MSE_lm
## [1] 1933325

Note that the test MSE of the linear regression model is higher than the KNN MSE.

### 2.2.5 Comparison of KNN with the multiple linear model with quadratic terms

For introducing some flexibility we try to extend the previous linear model by including quadratic terms of the regressors: $Y = \beta_0+\beta_1 X_1+\beta_2 X_2+\beta_3 X_3 + \beta_4 X_1^2 + \beta_5 X_2^2 + \beta_6 X_3^2+\epsilon$

This is still a linear model in the parameters (not in the variables). Polynomial regression models are able to produce non-linear fitted functions.

This model can be implemented by using the poly function (with degree=2 in this case) in the formula specification. This specifies a model including $$X$$ and $$X^2$$.

modlmpoly = lm(cnt ~ poly(atemp,2) +
poly(windspeed,2)+
poly(hum,2), data=bikesharing_newtr)
summary(modlmpoly)
##
## Call:
## lm(formula = cnt ~ poly(atemp, 2) + poly(windspeed, 2) + poly(hum,
##     2), data = bikesharing_newtr)
##
## Residuals:
##     Min      1Q  Median      3Q     Max
## -3271.7  -959.1  -120.3  1074.2  4545.9
##
## Coefficients:
##                      Estimate Std. Error t value Pr(>|t|)
## (Intercept)           4499.38      50.88  88.429  < 2e-16 ***
## poly(atemp, 2)1      30111.90    1319.85  22.815  < 2e-16 ***
## poly(atemp, 2)2     -14865.73    1329.55 -11.181  < 2e-16 ***
## poly(windspeed, 2)1  -7422.92    1361.56  -5.452 7.18e-08 ***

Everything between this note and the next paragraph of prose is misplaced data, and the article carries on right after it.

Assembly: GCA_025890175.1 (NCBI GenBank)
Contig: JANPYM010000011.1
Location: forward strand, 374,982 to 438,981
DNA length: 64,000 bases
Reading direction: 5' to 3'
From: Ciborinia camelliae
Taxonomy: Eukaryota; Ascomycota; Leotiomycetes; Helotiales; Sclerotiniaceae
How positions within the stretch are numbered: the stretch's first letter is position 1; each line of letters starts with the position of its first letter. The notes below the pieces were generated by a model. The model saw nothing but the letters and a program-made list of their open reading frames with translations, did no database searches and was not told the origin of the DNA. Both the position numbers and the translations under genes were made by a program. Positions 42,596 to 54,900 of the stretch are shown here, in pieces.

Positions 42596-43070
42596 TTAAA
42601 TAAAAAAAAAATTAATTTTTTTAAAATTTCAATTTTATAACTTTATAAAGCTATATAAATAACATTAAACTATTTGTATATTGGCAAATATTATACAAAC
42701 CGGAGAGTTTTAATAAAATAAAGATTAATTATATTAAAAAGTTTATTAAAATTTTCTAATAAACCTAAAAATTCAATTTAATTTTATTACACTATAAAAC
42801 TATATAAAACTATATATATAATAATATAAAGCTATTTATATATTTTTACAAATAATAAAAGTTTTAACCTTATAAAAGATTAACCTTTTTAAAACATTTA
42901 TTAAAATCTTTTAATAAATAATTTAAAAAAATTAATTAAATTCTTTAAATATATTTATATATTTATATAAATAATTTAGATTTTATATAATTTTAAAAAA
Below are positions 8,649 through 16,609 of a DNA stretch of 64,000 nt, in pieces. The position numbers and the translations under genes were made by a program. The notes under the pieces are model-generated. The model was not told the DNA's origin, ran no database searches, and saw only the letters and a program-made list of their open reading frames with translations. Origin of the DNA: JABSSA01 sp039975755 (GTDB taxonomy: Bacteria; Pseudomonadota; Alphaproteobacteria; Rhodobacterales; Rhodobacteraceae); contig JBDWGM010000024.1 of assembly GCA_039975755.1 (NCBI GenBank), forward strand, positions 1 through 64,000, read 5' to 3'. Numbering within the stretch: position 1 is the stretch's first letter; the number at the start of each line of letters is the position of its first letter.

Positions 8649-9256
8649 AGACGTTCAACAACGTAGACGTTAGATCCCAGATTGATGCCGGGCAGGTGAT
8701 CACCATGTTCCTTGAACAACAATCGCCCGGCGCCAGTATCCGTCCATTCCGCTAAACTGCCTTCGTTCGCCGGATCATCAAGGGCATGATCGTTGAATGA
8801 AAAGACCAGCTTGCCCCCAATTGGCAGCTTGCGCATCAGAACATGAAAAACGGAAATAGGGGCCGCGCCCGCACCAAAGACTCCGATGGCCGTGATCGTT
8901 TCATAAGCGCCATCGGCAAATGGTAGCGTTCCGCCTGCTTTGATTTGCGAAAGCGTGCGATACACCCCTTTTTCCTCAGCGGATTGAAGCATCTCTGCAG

## poly(windspeed, 2)2    201.07    1292.41   0.156    0.876
## poly(hum, 2)1       -14501.19    1366.54 -10.612  < 2e-16 ***
## poly(hum, 2)2        -8767.96    1330.21  -6.591 9.26e-11 ***
## ---
## Signif. codes:  0 '***' 0.001 '**' 0.01 '*' 0.05 '.' 0.1 ' ' 1
##
## Residual standard error: 1280 on 626 degrees of freedom
## Multiple R-squared:  0.5672, Adjusted R-squared:  0.563
## F-statistic: 136.7 on 6 and 626 DF,  p-value: < 2.2e-16

As before we compute the test MSE:

predlmpoly = predict(modlmpoly,
newdata = bikesharing_te)
MSE_lm2 = mean((bikesharing_te\$cnt-predlmpoly)^2)
MSE_lm2
## [1] 1518043

### 2.2.6 Final comparison

We can now compare the MSE of the best KNN model and of the 2 linear regression models:

MSE_KNN_final
## [1] 1499262
MSE_lm
## [1] 1933325
MSE_lm2
## [1] 1518043

Results show that the multiple linear regression model has the worst performance. The polynomial model and the KNN have a similar performance.

## 2.3 Exercises Lab 1

See the file AIMLFFRlab1_exercises.html available in Moodle (folder Exercises).